When I sat down to write what became my first novel, I had no idea of the learning curve I had ahead of me. I have learned so much, not only about the writing process, but the publishing and promoting side as well.
I want to encourage anyone who’s ever thought of writing to stop thinking, and start doing, so I’m sharing some of the more important things I wish I’d known when I started.
Writing is incredibly rewarding
Writing is a wonderful, freeing, and exhilarating thing to do. The pure joy I experience is well worth any setbacks that may come with it.
The work starts once you’ve finished the first draft
Writing the first draft is easy. Seriously, it is. The hard work starts with editing, and continues from there. It’s fun, but it’s no walk in the park.
There are many rules
People, mainly other writers, will try to pile you up with rules that in their opinion you MUST follow, or else you can’t call yourself an author: you must do a writing course or three, never use adverbs, show don’t tell, you must write every day, write what you know, only use short sentences, never use a one word sentence, do writing exercises each time you start writing, you must outline you plot before you start... and the rules go on.
I willingly admit that I break most of these rules and I know many others do too. Some rules have validity, but not many.
Writers can make poor reviewers
I’ve had a few fellow writers critique my books rather than review them. There’s a difference. Be careful who you ask to do reviews.
If you choose to publish, you will need beta readers and a professional editor
Beta readers are the people who are the first to read your manuscript. Their role is to provide feedback and pick up typos. My beta readers are great at finding errors, inconsistencies, and pointing out things they don’t think work. My professional editor picks up what was missed by everyone else.
Good promotion can cost a lot of money
Bookbub is the ultimate place to advertise an Ebook. So what is the cost to advertise a romance suspense book on their email list? About US$800. Ouch!
The best promotion is word of mouth (which is free)
Bless the reader who tells others when they’ve enjoyed your book! This is the best compliment a writer can receive.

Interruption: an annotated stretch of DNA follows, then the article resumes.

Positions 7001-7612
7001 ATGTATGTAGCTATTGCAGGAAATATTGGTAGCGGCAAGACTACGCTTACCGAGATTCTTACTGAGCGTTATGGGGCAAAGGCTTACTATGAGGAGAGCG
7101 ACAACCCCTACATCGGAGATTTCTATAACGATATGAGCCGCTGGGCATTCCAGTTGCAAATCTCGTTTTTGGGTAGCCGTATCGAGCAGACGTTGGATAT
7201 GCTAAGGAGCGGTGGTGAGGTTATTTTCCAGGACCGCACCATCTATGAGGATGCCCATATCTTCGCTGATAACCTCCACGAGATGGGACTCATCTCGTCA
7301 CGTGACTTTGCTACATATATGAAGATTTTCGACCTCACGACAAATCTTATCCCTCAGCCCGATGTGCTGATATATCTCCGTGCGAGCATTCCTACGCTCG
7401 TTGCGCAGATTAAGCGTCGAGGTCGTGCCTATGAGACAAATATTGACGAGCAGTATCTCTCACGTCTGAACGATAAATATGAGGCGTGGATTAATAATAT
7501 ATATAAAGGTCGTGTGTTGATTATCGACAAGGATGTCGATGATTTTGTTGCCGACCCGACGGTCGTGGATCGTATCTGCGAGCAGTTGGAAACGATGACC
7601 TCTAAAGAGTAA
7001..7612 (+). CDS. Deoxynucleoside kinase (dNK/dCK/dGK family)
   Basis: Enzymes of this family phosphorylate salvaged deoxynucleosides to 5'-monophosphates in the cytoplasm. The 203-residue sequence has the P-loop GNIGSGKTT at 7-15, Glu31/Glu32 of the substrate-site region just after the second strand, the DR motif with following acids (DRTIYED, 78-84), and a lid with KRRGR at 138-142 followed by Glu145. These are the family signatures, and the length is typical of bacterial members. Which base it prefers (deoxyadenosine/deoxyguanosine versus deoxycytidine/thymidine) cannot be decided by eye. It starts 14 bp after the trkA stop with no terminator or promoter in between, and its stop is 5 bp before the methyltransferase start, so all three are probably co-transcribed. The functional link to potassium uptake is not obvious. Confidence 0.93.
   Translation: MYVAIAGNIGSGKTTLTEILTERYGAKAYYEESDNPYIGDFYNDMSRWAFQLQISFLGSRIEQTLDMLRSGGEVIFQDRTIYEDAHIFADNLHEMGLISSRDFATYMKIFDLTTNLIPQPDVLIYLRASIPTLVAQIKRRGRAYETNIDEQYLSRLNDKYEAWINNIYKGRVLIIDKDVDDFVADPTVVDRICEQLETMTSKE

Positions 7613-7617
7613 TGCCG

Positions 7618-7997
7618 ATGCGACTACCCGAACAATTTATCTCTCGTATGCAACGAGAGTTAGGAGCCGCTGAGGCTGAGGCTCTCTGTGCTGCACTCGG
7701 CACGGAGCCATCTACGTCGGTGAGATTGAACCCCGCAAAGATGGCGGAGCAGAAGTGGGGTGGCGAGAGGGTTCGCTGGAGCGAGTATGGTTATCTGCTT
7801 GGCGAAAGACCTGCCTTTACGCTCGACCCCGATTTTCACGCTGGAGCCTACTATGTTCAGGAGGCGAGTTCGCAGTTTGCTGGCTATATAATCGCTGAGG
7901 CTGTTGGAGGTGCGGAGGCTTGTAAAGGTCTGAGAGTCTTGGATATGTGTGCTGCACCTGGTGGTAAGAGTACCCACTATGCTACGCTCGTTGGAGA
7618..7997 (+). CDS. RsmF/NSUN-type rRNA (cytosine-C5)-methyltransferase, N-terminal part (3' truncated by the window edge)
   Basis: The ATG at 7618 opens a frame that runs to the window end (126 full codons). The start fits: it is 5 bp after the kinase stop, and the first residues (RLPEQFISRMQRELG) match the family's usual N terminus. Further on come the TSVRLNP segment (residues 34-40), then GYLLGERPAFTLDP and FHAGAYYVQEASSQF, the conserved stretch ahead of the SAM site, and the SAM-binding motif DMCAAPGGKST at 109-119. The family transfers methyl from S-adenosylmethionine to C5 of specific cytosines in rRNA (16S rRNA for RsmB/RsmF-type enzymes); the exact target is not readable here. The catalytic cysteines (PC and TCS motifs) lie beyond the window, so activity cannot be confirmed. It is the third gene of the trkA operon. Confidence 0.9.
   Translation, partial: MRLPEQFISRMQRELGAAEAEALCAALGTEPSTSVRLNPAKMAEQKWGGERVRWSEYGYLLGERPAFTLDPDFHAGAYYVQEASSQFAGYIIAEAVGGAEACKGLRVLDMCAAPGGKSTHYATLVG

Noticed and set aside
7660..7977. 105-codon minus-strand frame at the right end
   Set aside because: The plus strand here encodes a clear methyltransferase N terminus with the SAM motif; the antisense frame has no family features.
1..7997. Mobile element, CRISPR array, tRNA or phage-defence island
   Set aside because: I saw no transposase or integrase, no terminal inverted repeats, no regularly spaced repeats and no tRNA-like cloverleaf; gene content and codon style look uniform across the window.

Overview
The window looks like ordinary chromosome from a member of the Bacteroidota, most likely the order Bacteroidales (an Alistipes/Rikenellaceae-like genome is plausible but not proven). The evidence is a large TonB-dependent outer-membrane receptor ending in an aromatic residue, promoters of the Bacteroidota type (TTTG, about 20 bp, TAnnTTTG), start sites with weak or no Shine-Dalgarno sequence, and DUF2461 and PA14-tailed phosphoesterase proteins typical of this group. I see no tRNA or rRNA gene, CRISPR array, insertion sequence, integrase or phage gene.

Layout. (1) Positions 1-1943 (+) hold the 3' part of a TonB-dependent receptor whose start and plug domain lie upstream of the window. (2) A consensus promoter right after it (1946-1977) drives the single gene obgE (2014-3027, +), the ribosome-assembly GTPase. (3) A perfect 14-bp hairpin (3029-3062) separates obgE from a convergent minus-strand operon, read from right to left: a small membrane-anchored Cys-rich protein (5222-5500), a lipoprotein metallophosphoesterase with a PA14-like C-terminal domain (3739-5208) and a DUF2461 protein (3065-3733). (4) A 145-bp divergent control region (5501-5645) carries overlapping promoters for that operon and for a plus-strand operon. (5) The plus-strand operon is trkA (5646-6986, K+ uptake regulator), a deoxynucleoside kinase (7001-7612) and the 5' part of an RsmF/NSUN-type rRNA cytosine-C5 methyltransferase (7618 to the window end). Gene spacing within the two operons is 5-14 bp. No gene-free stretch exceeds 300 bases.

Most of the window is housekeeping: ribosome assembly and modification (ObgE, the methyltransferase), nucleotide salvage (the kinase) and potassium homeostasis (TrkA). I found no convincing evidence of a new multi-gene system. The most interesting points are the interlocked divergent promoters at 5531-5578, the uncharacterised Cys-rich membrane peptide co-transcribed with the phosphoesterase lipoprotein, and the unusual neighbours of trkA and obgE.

People will give you strange looks when you talk about your characters as if they’re real
Some understand, some don’t. These people (the characters) live in my head, so to me they are real in their own way
You need someone you can talk to openly about your writing
I have a great family and a friend I talk to about my writing, but the best person has been my writing buddy and fellow author, Jen Redmile. We talk about all aspects of writing and publishing and she helps keep me focused and motivated.
You will be asked to summarise an entire 75,000 word novel in 100 words
Impossible. That is all.
Okay, so it can be done, but it is the hardest thing I’ve had to do, writing wise.
You will occasionally need a thick skin
Rejections, harsh reviews, and editor’s comments all require a degree of thick skin. Like all other criticism it can be hard to take, but you need to hear it, think about it, and then decide whether to act or ignore it.
You will make wonderful friends and meet fantastic people
Okay, so most of the meeting I’ve done is online, but that also means I’ve met people from all over the world. Writers are, on the whole, some of the most sharing and supportive people I’ve ever met. Have a question? All you have to do is ask and someone will give you the answer.
It’s a lot to learn, especially when you consider it all starts with a single written word.
If I’d known all of this before I started would I have written and published a book?
What's it about?
My thoughts on writing, the research I do, and what interests and inspires me as a writer.
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